The Wild Area is Sword and Shield‘s highlight, with wild Pokémon of a wide range of levels and species aplenty.

And the Wild Area is just one of several scenes in these games which look quite beautiful; there’s something spectacularly impressive about the design of the towns based on everything from mechanical industry to ancient civilisation. On the other hand, the designs of the eighty-or-so new Pokémon and the Galarian forms of existing ones are of mixed quality, with Corviknight and Sirfetch’d at the excellent end of the scale and the plain white Milcery propping up the rear.

That being said, while the designs generally look good, there’s room for improvement — namely, the towns themselves are far too barren. While the stadiums with their varied pre-Leader battle missions are a fantastic inclusion, there’s essentially very little else to do other than the Gym Challenge in each town; the town offering the Dark Badge is entirely a Gym challenge with nothing else to take in whatsoever, which is quite disappointing. Likewise, while there is the odd handful of insignificant NPCs to talk to, they are lacking when it comes to adding to the lore and building any sense of intrigue. When the designs are so attractive, you want to explore these places as if they were a living, breathing world, so there was a persistent sensation of untapped potential.

Towns are beautifully designed but often lacking in terms of things to do.

The music is in keeping with recent Pokémon games – electronic, and sometimes not really matching the action when you’re on the move, which was particularly noticeable in Motostoke. Additionally, the absence of voice acting is jarring right out of the gate, particularly on the TV screen. The games’ opening gambit would have carried far more gusto with the sort of voices we hear in the anime, and it would have been a masterstroke to spruce up the series by injecting voices – and updating all the retro cries of the Pokémon – here. Opportunity missed.

Some Pokémon take on a new form entirely upon Dynamaxing, like Meowth, here.

Sword and Shield have done away with the Z-Move gameplay feature of the Sun and Moon games, and there’s no return for the Mega Evolution first introduced for X and Y. Instead, this generation of Pokémon’s gimmick is Dynamaxing, which takes inspiration from the Raid Battles of Pokémon GO. For three battle turns, you can choose a Pokémon to multiply drastically in size, gaining four new superpowered moves for unleashing as much destruction as possible. This isn’t a feature in every battle; it’s limited to stadium battles against Gym Leaders and at Pokémon Dens in the Wild Area. This largely helps to keep battles more tactical, but there’s a special degree of epicness in unleashing them for a final one-on-one battle with a Gym Badge at stake. That being said, chances are this will simply end up as another forgotten gameplay gimmick by the time the next generation of Pokémon games comes around.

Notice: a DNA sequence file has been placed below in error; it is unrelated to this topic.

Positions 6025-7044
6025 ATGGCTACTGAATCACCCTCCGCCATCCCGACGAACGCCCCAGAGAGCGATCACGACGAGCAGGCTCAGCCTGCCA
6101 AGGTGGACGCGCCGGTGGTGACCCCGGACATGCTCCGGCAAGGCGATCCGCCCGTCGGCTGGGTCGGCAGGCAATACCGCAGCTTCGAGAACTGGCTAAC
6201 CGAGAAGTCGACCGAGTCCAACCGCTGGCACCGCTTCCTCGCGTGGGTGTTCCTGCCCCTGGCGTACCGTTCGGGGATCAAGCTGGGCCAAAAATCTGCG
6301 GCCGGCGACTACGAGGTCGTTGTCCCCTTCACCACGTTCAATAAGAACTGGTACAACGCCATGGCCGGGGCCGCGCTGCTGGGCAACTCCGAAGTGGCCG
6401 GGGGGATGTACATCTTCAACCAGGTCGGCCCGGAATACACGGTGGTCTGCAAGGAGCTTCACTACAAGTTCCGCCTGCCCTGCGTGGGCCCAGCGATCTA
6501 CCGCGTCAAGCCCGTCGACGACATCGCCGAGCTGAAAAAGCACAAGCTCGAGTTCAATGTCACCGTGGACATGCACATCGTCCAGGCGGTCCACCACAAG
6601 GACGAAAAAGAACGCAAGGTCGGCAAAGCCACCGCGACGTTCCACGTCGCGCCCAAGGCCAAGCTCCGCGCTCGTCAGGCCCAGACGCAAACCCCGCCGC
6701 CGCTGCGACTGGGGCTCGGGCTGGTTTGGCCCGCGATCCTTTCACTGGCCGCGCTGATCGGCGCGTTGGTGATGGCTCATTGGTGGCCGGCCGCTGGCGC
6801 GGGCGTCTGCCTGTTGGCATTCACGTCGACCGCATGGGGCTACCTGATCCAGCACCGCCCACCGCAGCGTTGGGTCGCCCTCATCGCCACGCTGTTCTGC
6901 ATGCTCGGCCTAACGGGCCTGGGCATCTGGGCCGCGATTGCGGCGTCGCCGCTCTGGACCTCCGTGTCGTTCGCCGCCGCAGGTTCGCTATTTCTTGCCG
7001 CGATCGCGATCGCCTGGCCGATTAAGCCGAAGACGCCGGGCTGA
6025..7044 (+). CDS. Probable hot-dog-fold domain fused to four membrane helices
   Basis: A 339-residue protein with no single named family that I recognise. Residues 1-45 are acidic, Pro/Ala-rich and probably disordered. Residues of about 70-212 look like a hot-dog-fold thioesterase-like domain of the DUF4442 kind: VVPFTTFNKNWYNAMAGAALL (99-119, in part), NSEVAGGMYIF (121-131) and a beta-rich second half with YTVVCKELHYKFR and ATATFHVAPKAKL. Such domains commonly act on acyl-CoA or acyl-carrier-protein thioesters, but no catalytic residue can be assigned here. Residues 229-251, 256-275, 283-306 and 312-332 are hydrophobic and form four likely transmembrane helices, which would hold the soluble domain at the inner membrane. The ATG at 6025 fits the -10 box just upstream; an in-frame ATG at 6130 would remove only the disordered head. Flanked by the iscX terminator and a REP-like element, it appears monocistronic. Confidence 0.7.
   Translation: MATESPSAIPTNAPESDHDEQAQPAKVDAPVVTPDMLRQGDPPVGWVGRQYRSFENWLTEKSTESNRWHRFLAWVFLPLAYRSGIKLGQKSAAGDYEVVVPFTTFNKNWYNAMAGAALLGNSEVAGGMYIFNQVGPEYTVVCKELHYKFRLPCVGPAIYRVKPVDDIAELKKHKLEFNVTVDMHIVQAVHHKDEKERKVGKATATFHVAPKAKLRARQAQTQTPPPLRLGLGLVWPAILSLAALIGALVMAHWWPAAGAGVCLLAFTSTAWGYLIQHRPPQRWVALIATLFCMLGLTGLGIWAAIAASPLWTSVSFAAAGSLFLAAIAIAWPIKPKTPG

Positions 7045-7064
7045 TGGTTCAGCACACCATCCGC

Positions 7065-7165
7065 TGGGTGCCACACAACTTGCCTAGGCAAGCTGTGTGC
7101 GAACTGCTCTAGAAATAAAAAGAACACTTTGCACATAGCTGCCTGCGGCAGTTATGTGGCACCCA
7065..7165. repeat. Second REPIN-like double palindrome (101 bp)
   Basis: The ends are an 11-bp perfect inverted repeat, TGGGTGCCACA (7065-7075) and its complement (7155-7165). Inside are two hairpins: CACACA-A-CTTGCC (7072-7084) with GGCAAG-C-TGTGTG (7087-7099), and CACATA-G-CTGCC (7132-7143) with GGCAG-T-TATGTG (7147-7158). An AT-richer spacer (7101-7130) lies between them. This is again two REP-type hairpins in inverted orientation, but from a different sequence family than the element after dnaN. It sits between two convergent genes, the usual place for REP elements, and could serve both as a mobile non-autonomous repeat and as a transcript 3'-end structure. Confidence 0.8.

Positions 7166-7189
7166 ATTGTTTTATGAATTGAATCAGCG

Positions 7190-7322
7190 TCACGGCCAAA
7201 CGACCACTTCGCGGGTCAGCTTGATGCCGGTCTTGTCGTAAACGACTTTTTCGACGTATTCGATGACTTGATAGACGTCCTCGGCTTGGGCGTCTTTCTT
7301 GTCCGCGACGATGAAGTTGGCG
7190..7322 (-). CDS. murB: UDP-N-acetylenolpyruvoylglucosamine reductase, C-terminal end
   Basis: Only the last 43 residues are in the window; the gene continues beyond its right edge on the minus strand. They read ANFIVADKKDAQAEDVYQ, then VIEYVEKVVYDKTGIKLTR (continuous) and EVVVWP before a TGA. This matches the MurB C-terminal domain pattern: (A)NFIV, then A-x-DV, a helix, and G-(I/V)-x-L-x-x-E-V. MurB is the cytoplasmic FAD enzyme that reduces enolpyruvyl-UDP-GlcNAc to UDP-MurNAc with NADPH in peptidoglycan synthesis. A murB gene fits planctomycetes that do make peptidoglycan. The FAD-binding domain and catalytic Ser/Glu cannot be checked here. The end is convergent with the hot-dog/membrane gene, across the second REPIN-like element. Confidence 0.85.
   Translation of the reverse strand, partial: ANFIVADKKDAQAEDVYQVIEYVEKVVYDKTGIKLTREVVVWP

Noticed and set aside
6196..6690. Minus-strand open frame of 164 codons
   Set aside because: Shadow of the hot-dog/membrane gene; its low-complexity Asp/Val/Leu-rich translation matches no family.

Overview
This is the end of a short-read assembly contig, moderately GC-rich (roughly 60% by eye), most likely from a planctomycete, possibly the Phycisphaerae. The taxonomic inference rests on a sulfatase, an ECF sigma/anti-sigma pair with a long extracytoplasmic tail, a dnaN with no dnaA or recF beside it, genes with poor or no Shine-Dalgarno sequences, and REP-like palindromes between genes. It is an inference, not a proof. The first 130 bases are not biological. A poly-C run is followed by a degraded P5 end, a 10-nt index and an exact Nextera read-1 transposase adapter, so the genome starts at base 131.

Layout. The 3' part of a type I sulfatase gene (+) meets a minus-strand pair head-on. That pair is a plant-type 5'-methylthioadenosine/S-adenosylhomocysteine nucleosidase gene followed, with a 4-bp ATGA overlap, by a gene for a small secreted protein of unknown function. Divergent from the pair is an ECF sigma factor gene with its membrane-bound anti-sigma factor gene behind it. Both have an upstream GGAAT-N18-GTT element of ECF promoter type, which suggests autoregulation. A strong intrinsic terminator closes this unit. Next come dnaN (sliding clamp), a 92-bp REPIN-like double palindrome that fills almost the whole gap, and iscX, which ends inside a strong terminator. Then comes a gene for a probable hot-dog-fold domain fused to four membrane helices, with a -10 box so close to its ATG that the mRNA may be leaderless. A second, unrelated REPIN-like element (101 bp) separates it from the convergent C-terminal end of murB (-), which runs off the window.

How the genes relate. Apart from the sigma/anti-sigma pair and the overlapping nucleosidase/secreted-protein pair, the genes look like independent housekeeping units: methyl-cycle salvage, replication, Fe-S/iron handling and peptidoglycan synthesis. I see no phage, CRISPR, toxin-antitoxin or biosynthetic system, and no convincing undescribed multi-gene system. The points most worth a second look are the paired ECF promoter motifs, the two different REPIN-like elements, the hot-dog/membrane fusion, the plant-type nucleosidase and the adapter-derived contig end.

Overall, the feeling which keeps boiling to the surface is that of an overwhelming lack of ambition. Sword and Shield is undoubtedly a Pokémon game, so there is a minimum quality level as standard, but other than the Wild Area, I felt like I’d played it before. This was supposed to be the finest moment for the series, but overall this one was just going through the motions.

Pokémon Sword & Shield £49.99


Pokémon Sword and Shield are solid Pokémon games but are too close to what we’ve seen before. It was time for some more ambition to rocket the main Pokémon series onto TV screens, but far more ambition was required than delivered.